This one I haven’t actually read, but I love the concept so much – a fat guy gets bitten by a vampire and returns to life as one of the undead, but still trapped in his obese body – that I bought the book. Still, I’m not holding my breath for it to be an enjoyable read (and besides, I couldn’t hold my breath for the time it takes to read a book, that’s just silly) because the reviewers are pretty split over how good it actually is.
Well, I suppose I will find out soon enough.
5. Joe Coffin Season One
I put my own book on this list?
Too right I did. It’s my blog and I can do what the damn well hell I feel like. Or something.
Anyway, before you get your knickers in a twist or your pantyhose in a tangle, let me remind you this post is called 5 Vampire Novels for your Consideration, not The 5 Best Vampire Novels Ever Written, or some such nonsense.
And you can’t even accuse me of trying to sell you my book, because you can get it free right here.
So stop looking at me like that will ya?
Anyway, most likely you’ve already read the Joe Coffin books, and I don’t need to tell you about the vampires and the gangsters, and how it’s all set in the UK and filled with British snarky dialogue and smart comments, and sex and violence. And I don’t need to explain that there are no glittery vampires here mooning over their good looks and sex appeal.
Which gets me thinking, how the hell do those vampires keep themselves looking so beautifully turned out when they can’t actually see themselves in a mirror?
Whatever. I’m sure there’re more important things to be worrying about. I just can’t remember what they are.
Hello? Is anyone still here?
6. Caxton Tempest at the End of the World
Hang on! Anyone would think I had lost the ability to count. But that’s not true, especially as we are still in single figures. (As soon as I’ve used up all my fingers that’s when I start to get lost, and I just can’t be bothered to take my socks off.) So yes, I do realise I have just placed a sixth entry in a list of five. And, not only that but also, it’s another one of my books.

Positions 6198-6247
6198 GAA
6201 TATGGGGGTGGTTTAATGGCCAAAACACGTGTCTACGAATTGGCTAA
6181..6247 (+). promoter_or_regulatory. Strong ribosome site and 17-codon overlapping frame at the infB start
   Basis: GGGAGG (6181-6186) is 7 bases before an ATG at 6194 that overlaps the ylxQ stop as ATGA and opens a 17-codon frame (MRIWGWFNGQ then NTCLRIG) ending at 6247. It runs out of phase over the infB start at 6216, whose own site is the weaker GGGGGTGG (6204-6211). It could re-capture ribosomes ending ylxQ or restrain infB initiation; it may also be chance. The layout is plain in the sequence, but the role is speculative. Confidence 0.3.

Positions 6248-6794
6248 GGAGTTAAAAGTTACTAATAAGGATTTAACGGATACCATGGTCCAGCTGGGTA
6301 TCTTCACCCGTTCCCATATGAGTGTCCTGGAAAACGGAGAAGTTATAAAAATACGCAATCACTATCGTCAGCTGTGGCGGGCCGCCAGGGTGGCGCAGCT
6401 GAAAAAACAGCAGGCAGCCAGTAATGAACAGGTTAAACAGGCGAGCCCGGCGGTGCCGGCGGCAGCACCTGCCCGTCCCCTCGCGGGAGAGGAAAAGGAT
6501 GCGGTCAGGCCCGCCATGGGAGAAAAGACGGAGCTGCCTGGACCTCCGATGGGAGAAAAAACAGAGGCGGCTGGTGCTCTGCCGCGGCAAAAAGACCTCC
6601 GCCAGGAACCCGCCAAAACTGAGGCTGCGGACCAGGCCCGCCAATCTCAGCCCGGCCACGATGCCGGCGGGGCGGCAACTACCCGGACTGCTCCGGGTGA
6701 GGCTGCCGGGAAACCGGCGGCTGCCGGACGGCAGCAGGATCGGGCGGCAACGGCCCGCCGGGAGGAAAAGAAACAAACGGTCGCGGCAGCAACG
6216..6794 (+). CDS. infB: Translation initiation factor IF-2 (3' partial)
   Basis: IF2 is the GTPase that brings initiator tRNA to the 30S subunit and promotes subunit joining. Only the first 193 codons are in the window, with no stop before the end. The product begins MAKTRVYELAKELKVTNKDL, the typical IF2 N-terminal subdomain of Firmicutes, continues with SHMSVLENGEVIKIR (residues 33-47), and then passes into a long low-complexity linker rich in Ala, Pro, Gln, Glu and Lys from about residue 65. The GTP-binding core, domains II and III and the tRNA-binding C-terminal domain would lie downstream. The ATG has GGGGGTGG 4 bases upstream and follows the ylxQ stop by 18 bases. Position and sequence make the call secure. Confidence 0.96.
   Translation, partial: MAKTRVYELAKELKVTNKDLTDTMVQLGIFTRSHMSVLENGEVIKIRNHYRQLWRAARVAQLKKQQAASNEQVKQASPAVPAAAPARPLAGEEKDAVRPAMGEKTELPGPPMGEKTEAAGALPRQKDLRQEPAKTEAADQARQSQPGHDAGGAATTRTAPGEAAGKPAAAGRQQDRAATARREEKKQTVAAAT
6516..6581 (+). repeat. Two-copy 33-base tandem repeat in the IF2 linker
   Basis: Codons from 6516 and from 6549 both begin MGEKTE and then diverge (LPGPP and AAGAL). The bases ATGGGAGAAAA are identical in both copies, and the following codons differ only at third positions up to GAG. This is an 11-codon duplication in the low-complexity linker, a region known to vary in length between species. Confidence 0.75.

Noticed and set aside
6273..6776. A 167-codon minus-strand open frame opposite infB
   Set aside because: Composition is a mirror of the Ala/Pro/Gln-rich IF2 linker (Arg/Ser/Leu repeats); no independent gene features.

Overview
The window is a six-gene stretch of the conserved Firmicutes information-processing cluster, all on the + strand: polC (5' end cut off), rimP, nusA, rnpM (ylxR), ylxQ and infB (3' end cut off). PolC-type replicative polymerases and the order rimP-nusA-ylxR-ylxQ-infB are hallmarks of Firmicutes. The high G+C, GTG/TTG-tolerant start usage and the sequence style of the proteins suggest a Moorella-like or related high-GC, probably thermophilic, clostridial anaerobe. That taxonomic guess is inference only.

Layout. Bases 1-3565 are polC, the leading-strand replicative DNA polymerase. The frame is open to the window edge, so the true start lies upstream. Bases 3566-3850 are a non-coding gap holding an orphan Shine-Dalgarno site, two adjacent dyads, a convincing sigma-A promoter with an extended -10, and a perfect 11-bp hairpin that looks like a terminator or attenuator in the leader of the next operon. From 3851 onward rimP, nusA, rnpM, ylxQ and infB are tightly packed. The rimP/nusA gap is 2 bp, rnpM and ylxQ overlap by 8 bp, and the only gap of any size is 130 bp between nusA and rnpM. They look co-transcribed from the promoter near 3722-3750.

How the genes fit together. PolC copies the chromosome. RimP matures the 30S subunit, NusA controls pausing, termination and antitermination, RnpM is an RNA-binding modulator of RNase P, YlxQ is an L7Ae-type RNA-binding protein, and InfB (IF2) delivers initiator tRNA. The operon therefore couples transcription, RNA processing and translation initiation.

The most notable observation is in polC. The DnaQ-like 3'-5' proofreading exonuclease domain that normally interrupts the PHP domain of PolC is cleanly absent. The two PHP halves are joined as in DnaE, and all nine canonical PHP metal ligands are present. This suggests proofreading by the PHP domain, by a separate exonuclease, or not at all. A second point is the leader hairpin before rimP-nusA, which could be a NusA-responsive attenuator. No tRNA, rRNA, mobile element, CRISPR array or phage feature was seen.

Good grief, has this man got no shame? Or sense?
Now that you ask, to be honest, no I haven’t.
But that’s a post for another day as, right now, I want to tell you about Caxton Tempest.
This is one of my books that kind of gets ignored and forgotten about by a lot of people. I feel sorry for it. It’s like Brad Pitt had an ugly, mutated little brother who sprayed everyone with thick, sticky saliva every time he spoke and stuffed his hands down his trousers and scratched his arse in public. That’s right, if you were Brad Pitt you’d do your best to forget your kid brother too, right?
But Caxton Tempest at the End of the World isn’t like that. He’s potty trained and everything.
Caxton Tempest at the End of the World has a Victorian adventurer/sleuth on the trail of a vicious murderer, and it’s got vampires and demons and lots of gory action. And some martial arts. And a cowboy. Actually she’s a female cowboy, so what does that make her? A cowgirl?
There you go, folks. Five Vampire novels for your consideration. Except there are six. And two of them are mine. And two of them are not very good. And one of them I haven’t read yet.
You know, something tells me this blog post isn’t one of my best.